It’s hard to catch Oz Laniado and Adam Schechter these days. The co-founders of Shongolulu are busy spreading the word about endangered animals through fashion accessories including socks, scarves, hats and, most recently, underwear.
The vision originated during a vacation in Mexico where Oz saw a person selling bracelets on the beach with a “Save the Rhinos” message. He didn’t want to purchase the bracelet, because he knew he would never wear it, but it did make him curious about rhinos, so he researched and found out about their plight, and about other endangered species like elephants and tigers.
He got to thinking about what could be made with quality, that people would actually want to wear – and if people wore it, in turn, they would expose the message. “The pilot was with shoelaces and then socks, because of the million feet marching. Socks are fun and people like socks. Socks say a lot about the person. Socks make you wild – at this point I cannot wear black socks anymore. I just can’t.” explains Oz. The comment “million feet marching” refers to the company’s name and logo, derived from the Zulu word for millipede, “shongololo.”
As explained on their website, in “The Legend of the Shongolulu” “…What appears like a simple pair of feet is actually a million feet marching together with the ultimate goal of creating coexistence between humans and animals.” Adam explains further, “People will be able to show their friends and family how they are saving wildlife by wearing socks and hats and scarves that feature endangered animals. And then tell the story of this legend of Shongolulu and how it’s all about the coexistence of man and animal and giving back to the environment.”
Through their online sales at shongolulu.com and at community events, they are not only “saving wildlife with style,” as Oz puts it, but also truly making a difference.
Shongolulu has sponsored two events, including the coordinated March Against Extinction/ Global March for Elephants and Rhinos in Los Angeles on Sept. 24. 100% of the money raised during raffle ticket sales went to their nonprofit partner, Wildlife Alliance. “When it comes to events within the community, profit is not the priority. When we are out there… it’s grassroots activism, it’s getting the people involved and excited and passionate about it,” says Adam.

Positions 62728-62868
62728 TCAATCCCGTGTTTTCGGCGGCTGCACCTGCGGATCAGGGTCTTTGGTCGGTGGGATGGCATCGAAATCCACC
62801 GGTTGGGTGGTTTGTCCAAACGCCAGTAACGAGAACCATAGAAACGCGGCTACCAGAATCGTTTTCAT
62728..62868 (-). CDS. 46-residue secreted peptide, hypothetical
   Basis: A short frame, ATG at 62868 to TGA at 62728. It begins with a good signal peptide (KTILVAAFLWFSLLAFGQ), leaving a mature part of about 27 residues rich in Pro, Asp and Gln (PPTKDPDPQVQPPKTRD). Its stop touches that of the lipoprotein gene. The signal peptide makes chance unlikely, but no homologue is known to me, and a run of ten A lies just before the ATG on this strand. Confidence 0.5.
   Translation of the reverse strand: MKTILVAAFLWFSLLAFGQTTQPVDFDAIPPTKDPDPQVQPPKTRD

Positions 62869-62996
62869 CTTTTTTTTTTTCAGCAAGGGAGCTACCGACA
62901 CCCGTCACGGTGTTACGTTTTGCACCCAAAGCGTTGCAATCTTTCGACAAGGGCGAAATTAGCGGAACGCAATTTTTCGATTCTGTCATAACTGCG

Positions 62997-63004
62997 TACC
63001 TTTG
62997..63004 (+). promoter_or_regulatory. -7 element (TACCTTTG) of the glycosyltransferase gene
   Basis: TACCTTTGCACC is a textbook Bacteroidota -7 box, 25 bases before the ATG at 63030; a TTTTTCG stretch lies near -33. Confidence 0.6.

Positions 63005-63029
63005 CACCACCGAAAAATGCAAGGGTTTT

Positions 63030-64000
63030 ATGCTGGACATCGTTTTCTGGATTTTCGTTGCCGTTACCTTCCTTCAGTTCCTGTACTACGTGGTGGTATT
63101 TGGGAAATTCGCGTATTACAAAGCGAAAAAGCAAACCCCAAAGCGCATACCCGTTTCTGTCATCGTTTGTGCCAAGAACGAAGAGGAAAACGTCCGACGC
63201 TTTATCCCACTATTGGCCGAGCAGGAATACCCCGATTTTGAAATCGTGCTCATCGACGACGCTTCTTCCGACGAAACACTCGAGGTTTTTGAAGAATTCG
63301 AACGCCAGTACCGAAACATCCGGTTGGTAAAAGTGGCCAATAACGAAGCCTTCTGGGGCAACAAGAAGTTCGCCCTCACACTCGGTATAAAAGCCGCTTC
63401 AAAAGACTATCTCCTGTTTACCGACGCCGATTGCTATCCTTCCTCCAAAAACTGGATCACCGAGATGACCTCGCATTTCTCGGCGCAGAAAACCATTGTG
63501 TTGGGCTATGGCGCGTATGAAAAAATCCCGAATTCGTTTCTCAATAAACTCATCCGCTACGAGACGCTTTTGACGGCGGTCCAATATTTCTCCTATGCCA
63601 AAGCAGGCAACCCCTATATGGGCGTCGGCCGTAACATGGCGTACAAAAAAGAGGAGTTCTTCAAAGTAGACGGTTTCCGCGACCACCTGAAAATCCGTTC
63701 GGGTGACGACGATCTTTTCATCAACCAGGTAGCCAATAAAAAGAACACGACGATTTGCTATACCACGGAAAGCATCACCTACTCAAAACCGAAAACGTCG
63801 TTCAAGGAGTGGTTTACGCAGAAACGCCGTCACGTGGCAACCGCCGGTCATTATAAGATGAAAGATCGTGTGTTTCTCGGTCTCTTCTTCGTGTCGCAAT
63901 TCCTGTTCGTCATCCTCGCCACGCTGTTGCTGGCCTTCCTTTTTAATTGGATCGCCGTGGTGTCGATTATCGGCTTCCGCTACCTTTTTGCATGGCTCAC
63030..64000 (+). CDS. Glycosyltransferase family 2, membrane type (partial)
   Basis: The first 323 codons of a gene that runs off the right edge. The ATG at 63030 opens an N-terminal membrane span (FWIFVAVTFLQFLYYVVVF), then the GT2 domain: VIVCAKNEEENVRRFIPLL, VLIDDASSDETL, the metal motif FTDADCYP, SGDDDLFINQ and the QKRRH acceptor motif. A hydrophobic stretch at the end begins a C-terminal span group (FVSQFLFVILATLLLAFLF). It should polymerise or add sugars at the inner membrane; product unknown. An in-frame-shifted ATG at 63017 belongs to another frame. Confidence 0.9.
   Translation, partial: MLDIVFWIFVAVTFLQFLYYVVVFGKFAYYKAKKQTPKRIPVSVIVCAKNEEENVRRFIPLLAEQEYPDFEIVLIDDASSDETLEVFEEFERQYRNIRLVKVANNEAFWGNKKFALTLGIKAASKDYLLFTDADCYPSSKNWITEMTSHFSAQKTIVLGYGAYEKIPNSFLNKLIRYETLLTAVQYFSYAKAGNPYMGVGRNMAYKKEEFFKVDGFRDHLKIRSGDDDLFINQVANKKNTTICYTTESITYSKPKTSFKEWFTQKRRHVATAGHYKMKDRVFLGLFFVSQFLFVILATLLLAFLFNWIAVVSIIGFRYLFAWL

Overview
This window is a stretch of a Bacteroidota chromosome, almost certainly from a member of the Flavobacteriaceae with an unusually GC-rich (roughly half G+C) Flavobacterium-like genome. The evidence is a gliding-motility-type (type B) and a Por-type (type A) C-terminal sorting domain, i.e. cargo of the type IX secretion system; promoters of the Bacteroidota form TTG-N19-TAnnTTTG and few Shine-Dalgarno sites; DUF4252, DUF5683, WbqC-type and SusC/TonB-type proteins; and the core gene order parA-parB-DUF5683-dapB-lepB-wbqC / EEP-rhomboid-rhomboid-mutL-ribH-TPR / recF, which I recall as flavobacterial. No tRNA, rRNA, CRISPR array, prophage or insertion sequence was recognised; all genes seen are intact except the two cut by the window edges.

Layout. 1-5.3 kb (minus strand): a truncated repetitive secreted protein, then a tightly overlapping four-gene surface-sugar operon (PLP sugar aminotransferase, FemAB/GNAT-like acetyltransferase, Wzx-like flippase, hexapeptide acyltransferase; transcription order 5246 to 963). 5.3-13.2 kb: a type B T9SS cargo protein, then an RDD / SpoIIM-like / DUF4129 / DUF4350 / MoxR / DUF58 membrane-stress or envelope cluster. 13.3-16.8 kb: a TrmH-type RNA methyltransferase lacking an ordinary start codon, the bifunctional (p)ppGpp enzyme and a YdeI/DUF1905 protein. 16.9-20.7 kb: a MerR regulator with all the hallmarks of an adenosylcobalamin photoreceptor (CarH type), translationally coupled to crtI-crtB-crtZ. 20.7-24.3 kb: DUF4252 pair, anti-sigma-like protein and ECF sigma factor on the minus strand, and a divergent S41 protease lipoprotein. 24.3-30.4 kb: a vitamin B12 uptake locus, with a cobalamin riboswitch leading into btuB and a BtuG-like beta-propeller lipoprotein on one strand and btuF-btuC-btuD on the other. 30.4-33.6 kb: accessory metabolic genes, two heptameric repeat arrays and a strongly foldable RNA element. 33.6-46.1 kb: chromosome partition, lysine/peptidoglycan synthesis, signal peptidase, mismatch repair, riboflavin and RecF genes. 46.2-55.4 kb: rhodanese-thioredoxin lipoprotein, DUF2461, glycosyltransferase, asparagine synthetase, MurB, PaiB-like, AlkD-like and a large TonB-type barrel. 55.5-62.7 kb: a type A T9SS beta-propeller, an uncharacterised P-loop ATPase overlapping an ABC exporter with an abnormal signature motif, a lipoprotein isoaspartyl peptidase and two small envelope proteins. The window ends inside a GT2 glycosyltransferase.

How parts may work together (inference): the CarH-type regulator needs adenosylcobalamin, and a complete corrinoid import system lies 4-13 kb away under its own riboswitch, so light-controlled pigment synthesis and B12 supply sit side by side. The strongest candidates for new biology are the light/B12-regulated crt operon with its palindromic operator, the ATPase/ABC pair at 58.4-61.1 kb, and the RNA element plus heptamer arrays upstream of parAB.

The Global March for Elephants and Rhinos happens every year in 130 cities around the world. Adam’s goal for the future is, “to become a national sponsor of the march and be in cities all over the country; to make it a big event that draws hundreds of thousands of people, who will become more active in their community and stand up for endangered animals and the environment.”
Their decision to partner with Wildlife Alliance stems from the fact that they are a “nonprofit organization doing most of their work out of Cambodia and Southeast Asia, protecting animals and habitats there,” states Adam. Oz adds, “They are fighting against the illegal trade of animal parts and ivory. They actually have an army on the ground fighting against poachers.”
One goal for Shongolulu that Oz has is, “to open a production facility in South Africa to create jobs for the local people there. When you provide jobs, you start a movement, you reduce the amount of poachers. People will have other places to work. If you offer good working conditions, they can avoid the need to hunt.”
Oz also shares a darker consequence of the illegal animal trade – terrorism. “Thirty percent of the Boko Haram in Africa get their money from the illegal trade of ivory or animal parts, so it is [also] supporting that horrible mission,” he says.
Shongolulu provides the ability to get involved with the cause effortlessly, “Without you paying attention, even. You are going to buy [the accessories] because it is the best product in the market, [therefore] you are going to get involved because you love the product,” Says Oz. “What’s leading me personally to this project, as the most dominant species on our planet, it is our privilege, but also our responsibility, to take care of the others; tikkun olam, in a way.”
“When you ask where I see Shongolulu going,” shares Adam, “my first vision is that we will have nonprofit partners on every continent around the world, so when we talk about our efforts to save endangered species worldwide, we can actually make that kind of impact.” He would also like to see, at the Global March for Elephants and Rhinos, “500,000 people wearing our socks so that our catch phrase of ‘a million feet marching’ is actually a reality.”